The Montessori curriculum is designed to foster order, concentration, coordination, and independence in the child as soon as they step into the classroom. The outline of the room, the materials in it, and the kids’ routines daily all exist to promote the ability to teach oneself (self-regulation), whether they are toddlers or teenagers.
The lessons are also laid out in a sequence that aligns well with – and even exceeds – current learning standards. This makes sure that the learners are exposed to hands-on experiences that lead to complex learning concepts, with deep understanding as the end goal.
Instead of year-by-year school cycles, the curriculum is designed into three-year cycles. This is intended to acknowledge the fact that each child learns, develops, and masters academics at different paces. In real life, kids usually work in specific content areas in bursts and spurts. The teachers support their growth in different areas to guarantee that they are exposed to the entirety of the curriculum’s lesson sequence, providing guidance as necessary.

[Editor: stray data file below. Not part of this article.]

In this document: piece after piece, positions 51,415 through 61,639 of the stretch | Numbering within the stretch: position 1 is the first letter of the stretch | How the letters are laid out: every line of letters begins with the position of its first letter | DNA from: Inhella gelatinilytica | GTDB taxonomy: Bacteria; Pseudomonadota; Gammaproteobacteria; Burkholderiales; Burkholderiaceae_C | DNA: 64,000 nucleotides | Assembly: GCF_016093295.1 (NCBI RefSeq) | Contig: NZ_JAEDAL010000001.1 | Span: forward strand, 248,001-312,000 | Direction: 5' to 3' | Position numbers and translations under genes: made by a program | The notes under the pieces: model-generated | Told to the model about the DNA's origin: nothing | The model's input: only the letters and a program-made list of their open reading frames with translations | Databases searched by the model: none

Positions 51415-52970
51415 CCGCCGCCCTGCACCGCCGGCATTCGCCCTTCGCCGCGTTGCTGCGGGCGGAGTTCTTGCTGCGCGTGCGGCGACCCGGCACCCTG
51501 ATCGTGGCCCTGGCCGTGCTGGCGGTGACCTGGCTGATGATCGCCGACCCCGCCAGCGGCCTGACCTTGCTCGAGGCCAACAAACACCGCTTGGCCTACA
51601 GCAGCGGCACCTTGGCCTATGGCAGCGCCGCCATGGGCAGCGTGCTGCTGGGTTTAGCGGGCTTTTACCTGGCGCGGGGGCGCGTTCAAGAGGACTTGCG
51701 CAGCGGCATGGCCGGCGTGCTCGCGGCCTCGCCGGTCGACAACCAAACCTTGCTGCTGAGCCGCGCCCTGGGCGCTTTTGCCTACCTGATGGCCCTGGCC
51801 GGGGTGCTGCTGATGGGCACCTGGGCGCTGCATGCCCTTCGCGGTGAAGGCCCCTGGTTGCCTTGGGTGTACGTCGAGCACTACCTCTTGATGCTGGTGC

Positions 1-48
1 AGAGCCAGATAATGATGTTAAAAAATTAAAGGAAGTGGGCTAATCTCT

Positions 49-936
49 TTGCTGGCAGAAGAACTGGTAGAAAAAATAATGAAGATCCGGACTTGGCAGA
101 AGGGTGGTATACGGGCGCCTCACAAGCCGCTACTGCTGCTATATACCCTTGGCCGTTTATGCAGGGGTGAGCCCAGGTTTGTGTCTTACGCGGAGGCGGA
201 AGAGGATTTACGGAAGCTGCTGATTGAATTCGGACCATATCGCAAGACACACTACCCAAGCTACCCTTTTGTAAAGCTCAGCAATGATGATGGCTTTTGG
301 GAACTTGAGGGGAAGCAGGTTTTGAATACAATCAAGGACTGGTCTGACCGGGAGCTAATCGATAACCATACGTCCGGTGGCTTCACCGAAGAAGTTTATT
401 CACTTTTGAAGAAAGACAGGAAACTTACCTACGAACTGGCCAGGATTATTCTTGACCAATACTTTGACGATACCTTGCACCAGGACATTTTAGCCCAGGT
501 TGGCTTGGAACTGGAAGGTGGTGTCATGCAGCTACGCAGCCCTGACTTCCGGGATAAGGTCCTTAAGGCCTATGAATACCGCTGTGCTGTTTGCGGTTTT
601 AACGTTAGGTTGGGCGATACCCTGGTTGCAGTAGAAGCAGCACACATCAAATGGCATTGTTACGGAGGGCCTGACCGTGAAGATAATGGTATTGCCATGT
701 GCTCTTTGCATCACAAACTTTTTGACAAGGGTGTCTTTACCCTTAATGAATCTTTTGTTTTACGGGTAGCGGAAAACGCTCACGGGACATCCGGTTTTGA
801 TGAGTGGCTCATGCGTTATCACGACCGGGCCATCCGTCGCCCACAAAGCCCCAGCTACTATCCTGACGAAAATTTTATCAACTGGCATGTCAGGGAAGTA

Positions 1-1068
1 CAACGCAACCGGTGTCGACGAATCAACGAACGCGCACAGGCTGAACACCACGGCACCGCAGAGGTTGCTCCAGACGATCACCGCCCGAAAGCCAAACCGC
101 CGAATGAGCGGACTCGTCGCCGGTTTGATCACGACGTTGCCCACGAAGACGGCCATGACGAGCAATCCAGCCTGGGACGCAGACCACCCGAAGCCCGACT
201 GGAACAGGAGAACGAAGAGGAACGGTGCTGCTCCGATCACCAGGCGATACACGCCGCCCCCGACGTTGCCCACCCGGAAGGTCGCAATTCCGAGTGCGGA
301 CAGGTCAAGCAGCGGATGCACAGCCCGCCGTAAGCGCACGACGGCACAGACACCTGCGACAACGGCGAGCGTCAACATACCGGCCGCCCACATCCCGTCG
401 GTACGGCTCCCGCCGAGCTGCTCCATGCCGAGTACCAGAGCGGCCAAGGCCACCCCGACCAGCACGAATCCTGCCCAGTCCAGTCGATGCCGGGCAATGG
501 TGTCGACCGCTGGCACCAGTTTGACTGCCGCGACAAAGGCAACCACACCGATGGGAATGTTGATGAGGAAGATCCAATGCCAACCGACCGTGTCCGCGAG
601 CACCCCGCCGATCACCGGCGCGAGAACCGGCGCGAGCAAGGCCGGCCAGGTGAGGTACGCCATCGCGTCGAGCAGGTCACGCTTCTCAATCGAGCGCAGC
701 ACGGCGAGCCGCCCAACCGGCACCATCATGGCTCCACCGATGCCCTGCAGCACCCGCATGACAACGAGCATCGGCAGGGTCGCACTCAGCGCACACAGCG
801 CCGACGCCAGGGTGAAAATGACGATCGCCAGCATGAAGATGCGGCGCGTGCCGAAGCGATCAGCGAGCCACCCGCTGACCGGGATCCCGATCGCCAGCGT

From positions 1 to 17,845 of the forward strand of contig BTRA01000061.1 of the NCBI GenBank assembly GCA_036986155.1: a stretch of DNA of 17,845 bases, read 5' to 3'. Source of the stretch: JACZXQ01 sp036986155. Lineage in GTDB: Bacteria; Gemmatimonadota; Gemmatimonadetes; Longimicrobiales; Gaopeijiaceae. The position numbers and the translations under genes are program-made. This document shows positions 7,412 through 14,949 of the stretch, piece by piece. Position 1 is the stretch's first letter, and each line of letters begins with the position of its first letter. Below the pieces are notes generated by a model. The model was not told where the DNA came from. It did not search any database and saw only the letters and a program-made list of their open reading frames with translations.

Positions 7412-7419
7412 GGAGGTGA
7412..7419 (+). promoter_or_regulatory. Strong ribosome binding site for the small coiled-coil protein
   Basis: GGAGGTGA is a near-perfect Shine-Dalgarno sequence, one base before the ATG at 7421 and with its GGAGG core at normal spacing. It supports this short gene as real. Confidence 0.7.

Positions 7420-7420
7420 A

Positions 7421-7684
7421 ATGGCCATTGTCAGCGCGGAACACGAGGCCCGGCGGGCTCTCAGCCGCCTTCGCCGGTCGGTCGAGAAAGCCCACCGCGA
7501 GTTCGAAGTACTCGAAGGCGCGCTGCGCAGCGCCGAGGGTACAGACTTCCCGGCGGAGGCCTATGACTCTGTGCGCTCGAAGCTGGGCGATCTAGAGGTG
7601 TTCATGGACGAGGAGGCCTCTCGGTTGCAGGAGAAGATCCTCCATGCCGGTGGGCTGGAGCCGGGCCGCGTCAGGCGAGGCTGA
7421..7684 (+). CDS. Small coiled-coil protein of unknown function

Each classroom is centered on the child. The learning activities are presented to each child individually, letting them progress at their own speed. The children are afforded opportunities to practice, review, or advance based on their individual capabilities and interests. They own their learning and are taught the importance of accountability for their knowledge.
Children are assessed by teachers every day, based on individual observations of the child’s interactions with other children and with their environment. The teacher aims to create an environment that stimulates the children physically, emotionally, socially, and academically. The learning plans are individualized for each child depending on his/her abilities and interests, allowing them to seek out new knowledge on their own.